The treatment of the Punjab disturbances of 1919 is likewise unsatisfactory if not deceptive. A chilling photograph of an Indian being compelled to crawl at the point of a bayonet, pursuant to General Dyer's issuance of the notorious 'crawling order' (p. 98), is accompanied by the caption that "counter measures of a most ruthless kind were taken by the British commander, General Dyer." But this caption obscures more than it reveals. It was, as historians of India are only too well aware, a regime of 'frightfulness' which the British inaugurated in the Punjab, and Dyer was only one of many martial law commanders who took it upon themselves to inflict 'fanciful' punishments upon Indians. Yet clearly the suggestion, an altogether misleading one, is that Dyer stood in sinister isolation, for this strategy allows the larger enterprise of imperialism to remain unscathed: excesses can always be put down to the madness and barbarism of one man. It is also at this time that the bombing by air of entire villages was introduced, and air power, though it receives no mention in the history of Marshall and company, was henceforth to be critical in the maintenance of the British empire, as relentless 'air terrorism' in Mesopotamia and the North West Frontier Province over the next decade showed. Orwell registered this fact, when he made the observation that words like 'pacification' had slipped into the English language with disturbing ease, it being considered no remarkable matter to bomb entire areas from the air. Though Marshall's work is set up as a paean to the British commitment to 'fair play', nowhere is it mentioned that Dyer, upon receiving a mild censure from the House and being relieved of his services, was congratulated by the House of Lords for having saved India from ruin, while the British public feted him with a private purse to the staggering amount of 26,317. In a similar vein, though it is noted that Governor Eyre's brutal repression of the Morant Bay uprising in 1865 was "much criticized in Britain and produced a vigorous altercation between those who held the Governor responsible and his defenders" (p. 158), the crucial detail, of Eyre's vindication by the House of Commons, is suppressed. The leading men of the day -- Carlyle, Ruskin, Tennyson, Dickens, and Kingsley, among others -- supported Eyre, and those who did not, such as John Stuart Mill, were nonetheless ardent believers in inequality. Only a few public men were moved by the plight of the natives, but a great many more were concerned that England, having behaved badly, had tarnished her name. What is rather surprising about the enterprise of empire is the overwhelming support it received from all classes of English society (p. 321), and radicals who mouth platitudes about the revolutionary potential if not ardor of the working class might be reminded that over 100,000 working men presented a petition to the Queen in 1870, declaring their "alarm that Your Majesty has been advised to give up the colonies, containing millions of acres which might be employed profitably both to the colonies and to ourselves as fields of emigration" (cf. p. 329). Even the 'Little Englanders', who again receive no mention, were no keen proponents of emancipation for the non-white colonies, claiming that India (and the Caribbean colonies) could not be abandoned to anarchy.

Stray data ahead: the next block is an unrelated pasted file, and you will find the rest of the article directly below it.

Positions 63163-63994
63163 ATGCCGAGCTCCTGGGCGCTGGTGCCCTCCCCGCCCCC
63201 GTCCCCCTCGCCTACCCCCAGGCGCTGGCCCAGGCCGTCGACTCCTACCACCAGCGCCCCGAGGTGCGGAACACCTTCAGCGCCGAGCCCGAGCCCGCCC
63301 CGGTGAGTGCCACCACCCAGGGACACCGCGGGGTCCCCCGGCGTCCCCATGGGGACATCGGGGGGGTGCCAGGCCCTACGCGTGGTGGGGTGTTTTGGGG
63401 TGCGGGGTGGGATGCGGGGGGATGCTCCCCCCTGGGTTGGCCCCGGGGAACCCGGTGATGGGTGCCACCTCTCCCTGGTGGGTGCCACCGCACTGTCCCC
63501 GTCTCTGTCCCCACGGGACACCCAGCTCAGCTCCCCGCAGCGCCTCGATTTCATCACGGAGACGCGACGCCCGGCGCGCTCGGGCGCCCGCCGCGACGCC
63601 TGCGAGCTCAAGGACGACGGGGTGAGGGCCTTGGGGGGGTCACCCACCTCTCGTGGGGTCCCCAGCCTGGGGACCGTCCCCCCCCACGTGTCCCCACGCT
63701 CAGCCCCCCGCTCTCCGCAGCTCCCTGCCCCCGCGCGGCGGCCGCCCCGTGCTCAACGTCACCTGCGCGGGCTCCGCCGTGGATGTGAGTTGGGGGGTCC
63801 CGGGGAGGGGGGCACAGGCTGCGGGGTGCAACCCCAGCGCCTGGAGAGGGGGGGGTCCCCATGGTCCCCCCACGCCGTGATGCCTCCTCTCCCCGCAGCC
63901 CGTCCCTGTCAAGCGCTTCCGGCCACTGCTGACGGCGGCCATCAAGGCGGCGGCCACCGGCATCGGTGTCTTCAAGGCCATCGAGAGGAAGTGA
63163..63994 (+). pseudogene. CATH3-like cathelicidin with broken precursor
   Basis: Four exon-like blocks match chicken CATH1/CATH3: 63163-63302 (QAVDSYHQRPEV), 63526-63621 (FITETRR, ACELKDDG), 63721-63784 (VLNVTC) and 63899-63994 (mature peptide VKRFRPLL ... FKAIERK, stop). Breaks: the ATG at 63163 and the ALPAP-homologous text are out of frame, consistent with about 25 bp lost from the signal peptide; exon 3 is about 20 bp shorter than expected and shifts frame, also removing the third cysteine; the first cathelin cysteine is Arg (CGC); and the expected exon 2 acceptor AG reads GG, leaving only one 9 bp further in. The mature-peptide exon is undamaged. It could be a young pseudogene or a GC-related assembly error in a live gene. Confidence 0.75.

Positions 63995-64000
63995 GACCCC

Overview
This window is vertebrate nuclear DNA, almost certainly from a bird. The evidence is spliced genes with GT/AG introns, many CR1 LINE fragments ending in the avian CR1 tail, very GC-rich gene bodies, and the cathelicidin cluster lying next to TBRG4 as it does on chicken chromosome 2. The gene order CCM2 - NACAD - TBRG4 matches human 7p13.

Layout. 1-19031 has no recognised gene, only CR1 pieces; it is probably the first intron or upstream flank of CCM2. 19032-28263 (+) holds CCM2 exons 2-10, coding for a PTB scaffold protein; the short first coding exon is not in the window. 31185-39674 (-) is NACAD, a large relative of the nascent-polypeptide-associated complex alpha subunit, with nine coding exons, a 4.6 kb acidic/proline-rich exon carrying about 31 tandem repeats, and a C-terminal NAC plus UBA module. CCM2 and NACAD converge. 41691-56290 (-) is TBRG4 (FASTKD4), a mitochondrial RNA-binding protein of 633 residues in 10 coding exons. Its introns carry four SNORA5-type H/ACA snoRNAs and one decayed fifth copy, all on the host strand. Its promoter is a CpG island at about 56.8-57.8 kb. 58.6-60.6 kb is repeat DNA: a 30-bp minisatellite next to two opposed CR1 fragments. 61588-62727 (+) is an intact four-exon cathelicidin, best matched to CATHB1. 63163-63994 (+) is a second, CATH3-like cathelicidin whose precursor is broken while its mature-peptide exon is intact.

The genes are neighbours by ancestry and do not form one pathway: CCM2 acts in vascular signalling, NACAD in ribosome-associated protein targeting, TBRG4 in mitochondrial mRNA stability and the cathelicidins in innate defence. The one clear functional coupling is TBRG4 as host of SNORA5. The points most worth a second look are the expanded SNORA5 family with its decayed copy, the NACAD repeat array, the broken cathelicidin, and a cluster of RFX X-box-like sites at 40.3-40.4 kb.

If an annoying kind of book-keeping informs much of the analysis, the obfuscation, and more frequently omission, of crucial parts of the social, political, and intellectual history of the empire is no less disturbing. It is in the colonies, rather than Britain, that many elements of the modern nation-state were first put into place. The disciplinary mechanisms of the colonial state, from police services to fingerprinting, inspired like developments in England. It is in India that fingerprinting, which rapidly became accepted all over the world, was developed by members of the Bengal police, and E. R. Henry, who played a large (but perhaps not indispensable) part in this venture, went on to become Commissioner of Metropolitan Police in London. The police services, as a whole, were more well-developed in India than England, not surprising when we consider the active role of the colonial state in not only putting down crime (as might be expected), but in repressing revolutionary activity and instituting a regime of surveillance. Scotland Yard was preceded by the Thuggee and Dacoity department which, when it disbanded around 100 years ago, gave way to the Central Intelligence Department. If the so-called 'rubber bullet' was to be used by British troops in Ireland in the 1970s, it was in India in the nineteenth century that the British pioneered the use of the fatal Dum-Dum or expanding bullet, subsequently used in the Boer War. The same war saw the British imprison Boer women and children in what were in effect concentration camps, and though Britain, the island civilization, prided itself on its unquestionable moral superiority to the militaristic Germans, it undoubtedly had a thing or two to teach to the Huns, as they were then called. It is India, Ireland, and later the African colonies that served as Britain's laboratory, and where methods of riot control and police action were mastered before being deployed against the working class and communists in Britain. This history has not yet been written, and the present work makes no effort in that direction: if it did, we might learn something of how Britain, howsoever inadvertently, was shaped by its possessions.